Great White Shark Attack on Stuart Beach Florida: Are They Common
One shark expert thinks that a Great White Shark attack may have been responsible for the fatal shark attack off Stuart Beach in Florida that killed kiteboarder Stephen Schafer, but this shark attack was the first known fatal shark attack in the area since records began in 1882. Stuart Beach Florida map.
Grant Gilmore, a research scientist said that a few Great White Sharks may have been responsbile for the attack, but he did say it's too early to tell.
Gilmore also investigated the shark attack on 9-year-old James Willie Tellasmon in Vero Beach in 1998 and he said that the bite marks and patterns can be used to determine what type of shark bit Schafer. A Tiger Shark killed James Willie Tellasmon, and while Great White Sharks are not found in the warmer waters of Florida, the younger Great Whites have been known to migrate there.
Aside from young Great White Sharks, the other sharks that can be found in this area that have been known to go after humans include great hammerheads, bull sharks and tiger sharks.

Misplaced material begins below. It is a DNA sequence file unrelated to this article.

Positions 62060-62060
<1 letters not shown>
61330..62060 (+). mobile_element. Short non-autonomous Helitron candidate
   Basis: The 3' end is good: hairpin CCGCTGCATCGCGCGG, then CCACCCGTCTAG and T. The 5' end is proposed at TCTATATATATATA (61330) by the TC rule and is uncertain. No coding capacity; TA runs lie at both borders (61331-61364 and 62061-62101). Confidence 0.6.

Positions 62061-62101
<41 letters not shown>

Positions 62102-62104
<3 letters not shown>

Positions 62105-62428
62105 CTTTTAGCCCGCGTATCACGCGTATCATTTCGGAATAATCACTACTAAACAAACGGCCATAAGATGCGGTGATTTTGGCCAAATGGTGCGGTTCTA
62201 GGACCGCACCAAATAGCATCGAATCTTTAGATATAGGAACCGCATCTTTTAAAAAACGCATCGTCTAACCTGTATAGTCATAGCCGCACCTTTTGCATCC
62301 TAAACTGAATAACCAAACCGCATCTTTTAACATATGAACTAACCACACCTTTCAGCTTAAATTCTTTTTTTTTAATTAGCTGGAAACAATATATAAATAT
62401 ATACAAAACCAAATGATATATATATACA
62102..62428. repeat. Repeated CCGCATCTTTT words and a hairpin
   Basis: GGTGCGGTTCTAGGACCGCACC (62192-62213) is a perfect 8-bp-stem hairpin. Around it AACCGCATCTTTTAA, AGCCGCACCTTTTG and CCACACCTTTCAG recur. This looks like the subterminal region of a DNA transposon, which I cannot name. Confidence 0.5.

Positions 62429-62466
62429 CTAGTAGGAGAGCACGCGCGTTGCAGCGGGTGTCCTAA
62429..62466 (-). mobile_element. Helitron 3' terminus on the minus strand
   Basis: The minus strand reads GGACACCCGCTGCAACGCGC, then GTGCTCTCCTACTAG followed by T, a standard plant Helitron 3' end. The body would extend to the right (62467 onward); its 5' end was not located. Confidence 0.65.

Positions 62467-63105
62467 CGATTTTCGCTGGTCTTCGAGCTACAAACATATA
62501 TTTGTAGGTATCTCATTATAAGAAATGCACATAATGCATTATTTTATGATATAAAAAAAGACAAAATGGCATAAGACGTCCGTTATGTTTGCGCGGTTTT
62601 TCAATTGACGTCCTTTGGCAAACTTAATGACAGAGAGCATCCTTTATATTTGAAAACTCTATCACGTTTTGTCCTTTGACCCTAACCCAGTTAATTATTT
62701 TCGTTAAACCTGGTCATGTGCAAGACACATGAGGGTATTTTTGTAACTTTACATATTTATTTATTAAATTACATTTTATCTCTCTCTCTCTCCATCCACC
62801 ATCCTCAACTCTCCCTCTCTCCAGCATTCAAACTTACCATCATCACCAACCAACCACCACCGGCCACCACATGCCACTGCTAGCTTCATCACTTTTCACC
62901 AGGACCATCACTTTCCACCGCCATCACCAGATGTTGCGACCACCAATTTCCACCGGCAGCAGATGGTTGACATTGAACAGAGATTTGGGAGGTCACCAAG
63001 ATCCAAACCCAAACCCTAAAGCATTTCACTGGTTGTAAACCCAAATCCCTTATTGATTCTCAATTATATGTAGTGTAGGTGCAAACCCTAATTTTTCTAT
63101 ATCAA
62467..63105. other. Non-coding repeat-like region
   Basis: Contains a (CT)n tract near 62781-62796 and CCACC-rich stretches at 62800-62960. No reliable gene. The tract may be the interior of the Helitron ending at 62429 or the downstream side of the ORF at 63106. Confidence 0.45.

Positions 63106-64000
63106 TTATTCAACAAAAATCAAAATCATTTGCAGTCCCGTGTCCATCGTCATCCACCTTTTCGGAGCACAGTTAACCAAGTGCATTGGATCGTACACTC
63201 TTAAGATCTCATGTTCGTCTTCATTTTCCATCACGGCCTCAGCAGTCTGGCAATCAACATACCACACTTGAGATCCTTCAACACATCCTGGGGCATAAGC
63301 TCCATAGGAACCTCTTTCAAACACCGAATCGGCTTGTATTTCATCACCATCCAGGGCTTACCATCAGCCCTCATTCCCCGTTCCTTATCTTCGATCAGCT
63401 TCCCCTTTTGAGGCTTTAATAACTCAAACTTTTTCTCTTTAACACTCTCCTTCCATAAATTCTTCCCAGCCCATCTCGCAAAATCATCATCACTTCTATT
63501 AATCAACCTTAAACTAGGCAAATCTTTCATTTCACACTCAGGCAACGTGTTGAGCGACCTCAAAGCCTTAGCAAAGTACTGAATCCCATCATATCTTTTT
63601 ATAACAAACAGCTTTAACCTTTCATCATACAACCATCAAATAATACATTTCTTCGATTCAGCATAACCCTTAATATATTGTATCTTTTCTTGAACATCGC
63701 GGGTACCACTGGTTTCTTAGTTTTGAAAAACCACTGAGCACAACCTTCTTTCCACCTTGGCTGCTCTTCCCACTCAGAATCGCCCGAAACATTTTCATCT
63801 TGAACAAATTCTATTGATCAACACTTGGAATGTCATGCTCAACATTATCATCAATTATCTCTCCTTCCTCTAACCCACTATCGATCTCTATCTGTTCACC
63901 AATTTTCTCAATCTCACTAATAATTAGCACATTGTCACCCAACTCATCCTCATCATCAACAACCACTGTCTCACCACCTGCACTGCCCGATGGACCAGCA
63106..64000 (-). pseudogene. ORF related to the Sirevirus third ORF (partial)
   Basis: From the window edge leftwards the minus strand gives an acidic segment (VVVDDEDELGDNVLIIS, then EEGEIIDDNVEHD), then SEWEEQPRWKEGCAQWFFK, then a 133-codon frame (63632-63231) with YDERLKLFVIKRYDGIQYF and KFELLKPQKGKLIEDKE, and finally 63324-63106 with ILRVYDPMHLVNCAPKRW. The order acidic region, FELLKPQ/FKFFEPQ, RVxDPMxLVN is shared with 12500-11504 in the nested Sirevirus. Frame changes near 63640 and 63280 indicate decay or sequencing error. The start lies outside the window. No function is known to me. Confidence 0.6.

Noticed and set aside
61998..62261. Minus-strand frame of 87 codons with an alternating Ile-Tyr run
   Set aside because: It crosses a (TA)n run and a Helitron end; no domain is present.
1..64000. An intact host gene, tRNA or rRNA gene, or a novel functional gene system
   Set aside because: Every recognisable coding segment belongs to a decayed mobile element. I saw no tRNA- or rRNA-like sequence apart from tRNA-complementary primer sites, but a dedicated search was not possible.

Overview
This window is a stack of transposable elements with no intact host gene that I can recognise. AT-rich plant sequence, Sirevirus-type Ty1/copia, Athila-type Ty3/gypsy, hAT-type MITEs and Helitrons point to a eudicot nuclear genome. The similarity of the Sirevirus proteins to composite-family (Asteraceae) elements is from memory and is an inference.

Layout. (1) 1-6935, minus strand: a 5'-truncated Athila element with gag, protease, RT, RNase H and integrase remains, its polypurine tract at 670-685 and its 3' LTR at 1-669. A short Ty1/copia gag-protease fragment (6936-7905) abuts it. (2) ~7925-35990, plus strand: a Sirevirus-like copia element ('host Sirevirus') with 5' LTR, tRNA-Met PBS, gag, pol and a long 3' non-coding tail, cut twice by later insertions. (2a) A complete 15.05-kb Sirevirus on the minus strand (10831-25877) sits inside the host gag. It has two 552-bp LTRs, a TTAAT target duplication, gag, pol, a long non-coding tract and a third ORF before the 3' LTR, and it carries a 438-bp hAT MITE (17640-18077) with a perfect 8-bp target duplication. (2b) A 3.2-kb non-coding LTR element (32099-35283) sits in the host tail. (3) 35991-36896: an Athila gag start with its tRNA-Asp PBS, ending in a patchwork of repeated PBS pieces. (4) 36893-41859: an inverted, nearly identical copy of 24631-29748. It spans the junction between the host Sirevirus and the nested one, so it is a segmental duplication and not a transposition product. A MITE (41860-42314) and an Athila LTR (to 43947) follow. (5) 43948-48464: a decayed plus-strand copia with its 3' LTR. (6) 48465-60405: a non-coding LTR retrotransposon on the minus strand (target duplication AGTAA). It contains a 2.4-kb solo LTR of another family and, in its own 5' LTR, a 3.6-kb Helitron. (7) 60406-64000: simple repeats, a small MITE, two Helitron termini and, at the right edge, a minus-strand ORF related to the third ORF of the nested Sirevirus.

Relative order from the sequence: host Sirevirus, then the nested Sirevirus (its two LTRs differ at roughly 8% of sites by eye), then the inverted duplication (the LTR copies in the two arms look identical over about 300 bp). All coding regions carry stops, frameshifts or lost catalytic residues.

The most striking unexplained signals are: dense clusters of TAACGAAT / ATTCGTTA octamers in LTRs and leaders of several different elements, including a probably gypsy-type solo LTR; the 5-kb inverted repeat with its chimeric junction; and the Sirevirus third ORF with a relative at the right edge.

When Stephen Schafer was rescued by a lifeguard he had been bit by a shark and there was blood in the water. He had an 8 to 10 inch bite on his right thigh and teeth marks in his buttocks.
How common are Great White Shark attacks?
Despite the image presented in the famous Jaws movies, they do not actively pursue humans to eat on a regular basis.
While great white sharks have killed a few humans, they typically do not target them: for example, in the Mediterranean Sea there have been 31 confirmed attacks against humans in the last two centuries, most non-fatal.
The Great Whites are known for 'test bites' where they will bite an object in an attempt to identify it.
They may think that a surfboard is a seal and they have been known to attack a surfer in water with low visibility.
It is recorded that they actually do not like the taste of humans as it is so unfamiliar to them. Humans are often too bony for them, which may be why if Stehpen Schafer died from a Great White attack the shark or sharks just bit him and didn't come back to finish the job.
Humans, in any case, are not appropriate prey because shark's digestion is too slow to cope with the human's high ratio of bone to muscle and fat. Accordingly, in most recorded attacks, great whites broke off contact after the first bite. Fatalities are usually caused by blood loss from the initial limb injury rather than from critical organ loss or from whole consumption.